Q & A: North Somerset CCG placed in special measures. But what does it mean?

PUBLISHED: 10:03 01 August 2016 | UPDATED: 10:11 01 August 2016

Medical doctor.

Medical doctor.


A group which organises health care across North Somerset has been rated ‘inadequate’ by NHS England and placed into special measures, but it promises healthcare in Weston is a ‘priority’.

The Clinical Commissioning Group (CCG) will now be closely monitored by NHS England and will be given instructions on how to improve.

North Somerset CCG is responsible for planning and introducing healthcare services in the district.

It has been rated inadequate by NHS England which has introduced a new rating system and is taking action to improve trusts across the country which are struggling financially.

The Mercury asked the CCG a number of questions to find out what it actually means for North Somerset.

How much has the CCG’s lack of finances had an impact on it being rated ‘inadequate’?

This rating relates to specific concerns surrounding the CCGs’ financial position, performance challenges at our local acute trusts and the ongoing management of sustainability issues at Weston Area Health Trust.

Like many health and care organisations across the UK, North Somerset CCG is facing significant financial pressure; this was noted by NHS England and is an ongoing issue due to inherited deficit and growing demand for services from our population.

The solution lies within our ability to transform services in North Somerset working closely with all our partners to develop whole system solutions; locally we have established a North Somerset Transformation Board to oversee our transformation programme and we are also working with partners across Bristol and South Gloucestershire at system wide transformation where commonalities to develop a system wide approach to delivering health and social care exist.

Is the NHS’ intervention key to moving forward in North Somerset?

We have been working in a challenging landscape for a number of years and welcome this opportunity to work together with NHS England and our partners to deliver the transformational change required for our local health system.

We are not sure at present what the intervention will mean and we are waiting for NHS England to outline a range of directions that we will need to follow.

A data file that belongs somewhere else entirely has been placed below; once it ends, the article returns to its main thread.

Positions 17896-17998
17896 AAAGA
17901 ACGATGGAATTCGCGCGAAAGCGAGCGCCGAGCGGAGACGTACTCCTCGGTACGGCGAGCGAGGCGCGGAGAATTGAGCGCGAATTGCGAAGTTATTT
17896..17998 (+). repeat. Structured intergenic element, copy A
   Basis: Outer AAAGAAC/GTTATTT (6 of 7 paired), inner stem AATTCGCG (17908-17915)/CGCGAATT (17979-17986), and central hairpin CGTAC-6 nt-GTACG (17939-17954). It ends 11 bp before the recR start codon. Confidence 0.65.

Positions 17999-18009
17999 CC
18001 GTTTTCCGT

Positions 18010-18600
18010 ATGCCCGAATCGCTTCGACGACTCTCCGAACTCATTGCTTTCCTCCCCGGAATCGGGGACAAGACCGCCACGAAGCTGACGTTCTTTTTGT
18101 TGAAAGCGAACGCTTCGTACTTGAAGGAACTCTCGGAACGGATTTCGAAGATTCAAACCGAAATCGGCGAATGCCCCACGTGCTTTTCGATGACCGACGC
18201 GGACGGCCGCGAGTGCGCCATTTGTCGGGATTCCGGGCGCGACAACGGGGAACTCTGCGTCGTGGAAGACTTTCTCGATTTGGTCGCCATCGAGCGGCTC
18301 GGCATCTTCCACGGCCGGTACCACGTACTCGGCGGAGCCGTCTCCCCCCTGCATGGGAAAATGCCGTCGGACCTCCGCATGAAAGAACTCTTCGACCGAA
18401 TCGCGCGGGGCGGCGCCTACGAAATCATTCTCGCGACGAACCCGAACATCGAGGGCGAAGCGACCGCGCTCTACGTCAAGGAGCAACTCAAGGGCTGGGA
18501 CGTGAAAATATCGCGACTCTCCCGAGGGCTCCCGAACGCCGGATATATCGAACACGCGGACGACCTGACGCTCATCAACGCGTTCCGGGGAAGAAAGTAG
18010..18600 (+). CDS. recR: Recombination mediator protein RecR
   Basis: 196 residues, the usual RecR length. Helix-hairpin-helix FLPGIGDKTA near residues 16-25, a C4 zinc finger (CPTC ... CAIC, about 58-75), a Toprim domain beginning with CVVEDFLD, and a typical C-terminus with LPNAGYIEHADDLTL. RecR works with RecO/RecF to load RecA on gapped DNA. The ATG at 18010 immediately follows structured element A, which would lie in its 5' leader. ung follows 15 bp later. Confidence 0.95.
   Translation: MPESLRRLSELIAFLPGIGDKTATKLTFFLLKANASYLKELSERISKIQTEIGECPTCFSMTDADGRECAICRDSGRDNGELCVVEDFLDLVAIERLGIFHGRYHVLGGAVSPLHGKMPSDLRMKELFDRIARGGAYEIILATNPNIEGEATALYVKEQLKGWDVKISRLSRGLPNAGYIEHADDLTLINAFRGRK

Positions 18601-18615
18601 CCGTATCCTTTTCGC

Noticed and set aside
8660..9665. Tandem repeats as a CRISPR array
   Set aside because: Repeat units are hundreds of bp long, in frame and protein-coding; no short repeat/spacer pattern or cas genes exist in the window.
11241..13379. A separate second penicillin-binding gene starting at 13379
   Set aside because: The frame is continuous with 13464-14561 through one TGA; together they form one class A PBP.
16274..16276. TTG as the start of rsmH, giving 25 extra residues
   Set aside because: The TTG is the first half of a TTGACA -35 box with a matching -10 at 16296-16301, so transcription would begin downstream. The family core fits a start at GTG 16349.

We will then be working closely with both NHS England and our partners to find the long term solutions necessary to continue delivering the best quality care for the population of North Somerset.

What does the term ‘special measures’ mean to the people of North Somerset?

It means that North Somerset has work to do before we meet the requirements of the new assessment framework set out by NHS England, which was introduced this year.

We need to make improvements to the performance of key services like A&E and have robust, achievable plans to improve the financial position of the CCG.

We are now waiting to receive Directions from NHS England that relate to the special measures, we anticipate getting these in a week or two.

We can then start working through the implications of the Directions and what this means.

How is North Somerset looking to move forward after this announcement?

We already work closely with partners across Bristol and South Gloucestershire and believe the solution lies in working smarter; by transforming services and the way they are delivered.

Working collaboratively with our partners in the health and social care system we can address these long-standing issues through increased economies of scale.

Bristol, North Somerset and South Gloucestershire are already working together to tackle some of these issues as one of the 44 national Sustainability and Transformation plan (STP) footprints.

The sustainability and transformation plan will look at how we can deliver the aims of the five year forward view locally.

How key will the partnership with neighbouring CCGs be to improving the service?

The partnership with local CCGs – and other health and social care partners – is critical.

North Somerset patients are significant users of health care services in Bristol at UHB and NBT as well as other hospital providers.

Changes to one part of the system will have an impact on other parts so our plans must be considered across the wider ‘footprint’ of the Bristol, South Gloucestershire and North Somerset communities.

It is important we work jointly to produce a plan for service change – we call it transformation – that ensures the right outcomes for patients at the best price.

This means services – and organisations - in the future can be sustainable.

At what stage is the partnership at, in terms of moving forward?

We already work closely with our partners across Bristol and South Gloucestershire to make the best use of the resources we have available to us, and are working towards a more joined up management and commission structure across BNSSG.

However the CCGs have not yet (July 25) received the detail of the Directions that relate to the special measures. We anticipate receiving more detail within one or two weeks and will then begin to work through the implications of the Directions.

Weston MP John Penrose has his concerns about this arrangement.

He said: “I’m afraid it’s no surprise that local health finances are under strain. We’ve made progress over years of campaigning for North Somerset to get a better deal but there’s still plenty more to do.

“I hope these special measures will help us move another step in the right direction too.

“A new combined leadership for North Somerset, South Gloucestershire and Bristol should strengthen all three organisations significantly, but we need to be sure there’s no danger of merging them into a single greater Bristol-type trust.”

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